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N.C. Governor Calls Obama Transgender Guidelines A 'Massive Overreach'

ROBERT SIEGEL, HOST:

And we're joined now by Pat McCrory, the governor of North Carolina, a Republican. He signed a law that limits civil rights protections for LGBT people. Among other things, it requires state buildings to limit their restrooms to people based on their biological sex. Governor, welcome to the program.

PAT MCCRORY: Let me just correct you. We didn't limit any of the existing rights. And we also, regarding bathroom policy, it was only related to our schools, our government buildings and our universities. So it wasn't in any way - the private sector can do as they like regarding their bathroom policies anywhere in the private sector.

SIEGEL: Well, we just heard Gavin Grimm, who's a transgender high school high school junior, welcome the administration's letter. Let me ask you - I mean, why should a North Carolina child in Gavin's situation, as a junior in high school - why should he be required to use a girls' room, where he would look and feel very out of place?

MCCRORY: He's actually not required to do that. He was offered and many other people in our existing school systems across the United States are offered alternative choices for this very complex situation in which there's not a clear definition for gender identity or gender expression. There are no guidelines to follow in this area, up until today when the Obama administration ordered all schools throughout the United States to - you can offer an alternative, but the student doesn't have to take it. And when you have a different anatomy than the other students using - by the way, not just the toilet, but also a changing room and shower facilities, which are a lot different than what the Virginia case - Virginia case is just talking about restrooms

SIEGEL: There was no changing, no room locker room.

MCCRORY: Right. The Obama administration applies the locker rooms and the shower facilities and...

SIEGEL: You've called that...

MCCRORY: ...that's where the anatomy is - causes some serious issues that we as a nation need to deal with. But I don't think the president has the authority by himself to make that decision based upon...

SIEGEL: If it's a matter of civil rights - if it's a matter of civil rights - and you've called this a constitutional overreach - why shouldn't that be an appropriate area for federal intervention?

MCCRORY: Because it's not just a matter of civil rights. It's also a matter of privacy, and those two issues are coming into conflict with each other. The expectation of privacy that men and women and boys and girls have in a highway restaurant, a gym, a locker room after gym or a shower, showering facility - there's an expectation of privacy for people when they go into a shower or a toilet - public toilet facility. We're not talking about single facilities. There's an expectation that the only other people will be the same gender as they are, and that's the way we've been doing things for a long time, but there are these unique situations that we need to be sensitive to. But to have a just across-the-board edict from the president is quite a big change in our societal - society norms.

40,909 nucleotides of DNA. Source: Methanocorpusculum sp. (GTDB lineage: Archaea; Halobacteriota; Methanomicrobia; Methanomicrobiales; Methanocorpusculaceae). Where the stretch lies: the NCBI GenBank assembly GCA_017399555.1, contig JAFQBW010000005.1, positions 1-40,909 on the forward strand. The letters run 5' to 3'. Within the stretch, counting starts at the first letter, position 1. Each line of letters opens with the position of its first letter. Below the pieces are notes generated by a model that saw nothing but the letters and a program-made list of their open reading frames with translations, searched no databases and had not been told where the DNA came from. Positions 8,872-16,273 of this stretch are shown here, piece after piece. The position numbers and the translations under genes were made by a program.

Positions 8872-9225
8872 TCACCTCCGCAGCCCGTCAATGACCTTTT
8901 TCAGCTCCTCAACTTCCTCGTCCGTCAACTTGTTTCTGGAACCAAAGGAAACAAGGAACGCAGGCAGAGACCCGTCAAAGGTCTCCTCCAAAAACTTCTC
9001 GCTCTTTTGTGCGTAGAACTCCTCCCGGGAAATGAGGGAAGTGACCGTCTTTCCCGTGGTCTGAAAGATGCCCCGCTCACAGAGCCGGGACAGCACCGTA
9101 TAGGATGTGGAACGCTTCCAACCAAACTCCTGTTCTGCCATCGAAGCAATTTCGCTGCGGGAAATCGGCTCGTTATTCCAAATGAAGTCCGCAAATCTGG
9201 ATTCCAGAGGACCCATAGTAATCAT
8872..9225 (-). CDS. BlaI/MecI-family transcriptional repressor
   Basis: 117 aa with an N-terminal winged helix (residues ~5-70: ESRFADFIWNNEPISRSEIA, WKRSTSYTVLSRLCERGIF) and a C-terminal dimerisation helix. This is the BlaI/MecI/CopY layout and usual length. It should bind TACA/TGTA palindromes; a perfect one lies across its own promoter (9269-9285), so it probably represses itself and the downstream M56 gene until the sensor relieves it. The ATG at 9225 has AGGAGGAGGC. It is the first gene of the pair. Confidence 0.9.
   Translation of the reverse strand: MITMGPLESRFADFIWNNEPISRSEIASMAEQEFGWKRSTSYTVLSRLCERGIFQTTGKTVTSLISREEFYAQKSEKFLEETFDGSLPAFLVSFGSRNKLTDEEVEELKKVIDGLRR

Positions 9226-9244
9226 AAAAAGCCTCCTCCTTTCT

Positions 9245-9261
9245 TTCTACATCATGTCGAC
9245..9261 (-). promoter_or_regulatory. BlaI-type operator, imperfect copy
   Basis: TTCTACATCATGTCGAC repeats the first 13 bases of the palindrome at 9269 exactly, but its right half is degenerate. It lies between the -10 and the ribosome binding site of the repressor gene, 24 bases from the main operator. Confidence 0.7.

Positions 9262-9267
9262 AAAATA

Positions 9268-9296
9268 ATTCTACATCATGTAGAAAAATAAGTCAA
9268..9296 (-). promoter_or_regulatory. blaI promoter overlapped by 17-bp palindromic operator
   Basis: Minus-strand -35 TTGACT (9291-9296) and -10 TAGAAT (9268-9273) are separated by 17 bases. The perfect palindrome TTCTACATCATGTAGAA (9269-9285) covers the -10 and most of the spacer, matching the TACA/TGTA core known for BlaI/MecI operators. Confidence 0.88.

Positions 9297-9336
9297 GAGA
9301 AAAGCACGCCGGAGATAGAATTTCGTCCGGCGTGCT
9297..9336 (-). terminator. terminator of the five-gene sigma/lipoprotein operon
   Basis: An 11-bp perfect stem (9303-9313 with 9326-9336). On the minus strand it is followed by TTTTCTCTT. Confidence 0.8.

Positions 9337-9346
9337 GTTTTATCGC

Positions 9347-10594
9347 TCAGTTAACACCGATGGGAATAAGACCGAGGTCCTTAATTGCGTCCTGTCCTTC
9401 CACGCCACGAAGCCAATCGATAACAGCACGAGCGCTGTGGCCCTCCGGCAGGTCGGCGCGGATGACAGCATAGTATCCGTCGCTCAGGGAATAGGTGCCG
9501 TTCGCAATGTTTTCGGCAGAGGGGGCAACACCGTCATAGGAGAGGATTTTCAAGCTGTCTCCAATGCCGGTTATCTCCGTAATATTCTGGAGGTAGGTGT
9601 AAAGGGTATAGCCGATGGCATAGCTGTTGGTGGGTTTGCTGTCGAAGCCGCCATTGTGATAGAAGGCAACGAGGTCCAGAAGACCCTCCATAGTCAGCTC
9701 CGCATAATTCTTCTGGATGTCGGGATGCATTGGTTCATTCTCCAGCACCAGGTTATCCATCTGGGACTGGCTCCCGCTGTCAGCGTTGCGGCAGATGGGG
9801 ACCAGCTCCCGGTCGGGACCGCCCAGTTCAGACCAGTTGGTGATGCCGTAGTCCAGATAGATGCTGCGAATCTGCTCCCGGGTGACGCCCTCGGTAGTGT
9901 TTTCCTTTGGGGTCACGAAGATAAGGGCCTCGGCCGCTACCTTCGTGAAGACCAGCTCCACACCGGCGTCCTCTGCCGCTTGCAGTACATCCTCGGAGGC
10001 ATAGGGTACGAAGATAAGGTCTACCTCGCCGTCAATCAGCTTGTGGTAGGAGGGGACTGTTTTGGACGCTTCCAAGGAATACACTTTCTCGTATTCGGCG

SIEGEL: But actually, you know, the Department of Education released excerpts from guidelines for dealing with transgender students from school districts all over the country. Some were from Alaska, from New York, Colorado, Kentucky, Washington state. So the issue seems to have occurred in a great many school districts. The situation of a transgender students doesn't seem to vary that much by geography. I mean, why shouldn't there be guidelines for national policy (inaudible)?

MCCRORY: Well, again, I don't mind the guidelines for national policy. What I care about is that's not the president's job to - the president's job is to enforce the rules, not to make the rules or to interpret the rules. The courts should interpret the rules, as Gavin is going through right now. And the legislature, the U.S. Congress are the ones that make the laws, not the president of the United States. I'm Governor of North Carolina. I don't make the laws. I enforce the laws.

SIEGEL: But this letter was advisory. This letter was advisory to school districts. This was not...

MCCRORY: Well, it was an advisory with a threat of taking money away. And that's the - that's the - that's the big issue that we as a nation now are going to have to deal with. By the way, most people were not dealing - most people had never heard of this issue five months ago, until the left - political left started saying we need bathroom rules and policy not just for government facilities and schools, but also for the private sector, so it was the left that brought up this issue.

SIEGEL: One other point - your law in North Carolina, HB2, in addition to addressing bathrooms, denies many North Carolinians - not just LGBT people - the right to sue for discrimination. Why does it do that? Why did you sign that?

MCCRORY: And I strongly disagree with that. I didn't have a line-item veto, and I'm going to get that reversed. And...

SIEGEL: Well, but that's a pretty big denial of right. I mean, you could have withheld your signature over that, couldn't you?

MCCRORY: No, I couldn't because the Charlotte law forcing bathroom policies in all private sector, which was voted on by - in Charlotte, N.C., a city where I was mayor for 14 years, was going into effect on April 1. And I don't have a line-item veto, and I said I would sign it and then get that changed. And I think we will get that changed.

SIEGEL: Gov. McCrory, thanks for talking with us.

MCCRORY: Hey, thank you very much. I appreciate it.

SIEGEL: That's Pat McCrory, who is the governor of North Carolina. Transcript provided by NPR, Copyright NPR.

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